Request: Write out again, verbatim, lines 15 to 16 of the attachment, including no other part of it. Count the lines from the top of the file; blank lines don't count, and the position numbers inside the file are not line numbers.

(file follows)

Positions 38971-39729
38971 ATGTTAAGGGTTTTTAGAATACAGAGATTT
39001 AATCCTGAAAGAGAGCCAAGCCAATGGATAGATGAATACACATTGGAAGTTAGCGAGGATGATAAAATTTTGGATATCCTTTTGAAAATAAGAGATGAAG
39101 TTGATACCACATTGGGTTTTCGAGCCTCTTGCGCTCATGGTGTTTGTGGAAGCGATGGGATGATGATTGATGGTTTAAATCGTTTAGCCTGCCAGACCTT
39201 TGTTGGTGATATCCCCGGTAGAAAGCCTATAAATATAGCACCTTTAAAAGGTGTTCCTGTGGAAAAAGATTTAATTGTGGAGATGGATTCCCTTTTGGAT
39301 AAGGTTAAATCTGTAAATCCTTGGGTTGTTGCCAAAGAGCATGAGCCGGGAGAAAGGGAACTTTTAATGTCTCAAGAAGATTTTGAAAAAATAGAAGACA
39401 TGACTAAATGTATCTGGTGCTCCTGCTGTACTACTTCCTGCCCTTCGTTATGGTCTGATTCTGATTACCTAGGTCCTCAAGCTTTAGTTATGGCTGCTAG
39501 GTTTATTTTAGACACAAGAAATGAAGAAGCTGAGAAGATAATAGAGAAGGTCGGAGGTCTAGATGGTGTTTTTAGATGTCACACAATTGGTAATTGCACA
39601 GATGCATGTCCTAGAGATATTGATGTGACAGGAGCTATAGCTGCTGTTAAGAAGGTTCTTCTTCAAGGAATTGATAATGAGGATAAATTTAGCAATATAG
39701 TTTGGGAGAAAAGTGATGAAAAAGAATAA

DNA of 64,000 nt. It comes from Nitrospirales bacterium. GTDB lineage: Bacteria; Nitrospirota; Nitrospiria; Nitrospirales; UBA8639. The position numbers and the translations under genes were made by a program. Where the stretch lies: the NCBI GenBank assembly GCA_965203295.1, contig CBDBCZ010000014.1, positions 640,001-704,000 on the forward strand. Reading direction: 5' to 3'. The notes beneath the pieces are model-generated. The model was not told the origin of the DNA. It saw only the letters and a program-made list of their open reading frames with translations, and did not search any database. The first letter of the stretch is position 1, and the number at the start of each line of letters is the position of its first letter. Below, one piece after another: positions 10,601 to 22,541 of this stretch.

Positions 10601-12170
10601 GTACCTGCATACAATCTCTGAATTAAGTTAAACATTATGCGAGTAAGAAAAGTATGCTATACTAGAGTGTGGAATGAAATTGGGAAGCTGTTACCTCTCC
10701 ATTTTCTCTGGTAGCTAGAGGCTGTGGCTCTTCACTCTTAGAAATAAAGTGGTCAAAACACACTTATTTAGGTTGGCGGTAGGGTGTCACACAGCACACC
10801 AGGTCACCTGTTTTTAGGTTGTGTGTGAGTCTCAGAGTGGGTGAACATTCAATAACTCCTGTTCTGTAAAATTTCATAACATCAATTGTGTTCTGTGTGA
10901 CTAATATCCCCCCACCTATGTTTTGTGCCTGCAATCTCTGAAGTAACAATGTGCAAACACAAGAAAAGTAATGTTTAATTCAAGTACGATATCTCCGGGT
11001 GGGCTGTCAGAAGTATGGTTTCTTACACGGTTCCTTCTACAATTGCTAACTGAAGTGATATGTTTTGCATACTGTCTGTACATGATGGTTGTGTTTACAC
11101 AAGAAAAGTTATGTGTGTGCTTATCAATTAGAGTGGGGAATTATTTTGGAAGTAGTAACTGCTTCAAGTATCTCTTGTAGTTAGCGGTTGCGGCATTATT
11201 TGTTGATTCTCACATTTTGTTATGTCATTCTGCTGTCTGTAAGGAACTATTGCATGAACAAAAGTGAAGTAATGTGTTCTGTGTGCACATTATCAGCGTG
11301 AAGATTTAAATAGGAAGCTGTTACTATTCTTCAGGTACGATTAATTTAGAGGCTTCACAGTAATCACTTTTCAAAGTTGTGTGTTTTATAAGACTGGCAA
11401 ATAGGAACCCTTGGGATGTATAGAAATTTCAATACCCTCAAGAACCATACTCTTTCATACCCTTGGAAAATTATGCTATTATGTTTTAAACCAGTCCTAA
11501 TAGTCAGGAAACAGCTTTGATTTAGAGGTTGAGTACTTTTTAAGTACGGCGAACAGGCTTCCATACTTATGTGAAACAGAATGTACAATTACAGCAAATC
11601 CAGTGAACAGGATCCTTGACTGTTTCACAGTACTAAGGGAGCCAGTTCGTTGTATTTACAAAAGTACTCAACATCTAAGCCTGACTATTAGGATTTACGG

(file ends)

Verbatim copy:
10801 AGGTCACCTGTTTTTAGGTTGTGTGTGAGTCTCAGAGTGGGTGAACATTCAATAACTCCTGTTCTGTAAAATTTCATAACATCAATTGTGTTCTGTGTGA
10901 CTAATATCCCCCCACCTATGTTTTGTGCCTGCAATCTCTGAAGTAACAATGTGCAAACACAAGAAAAGTAATGTTTAATTCAAGTACGATATCTCCGGGT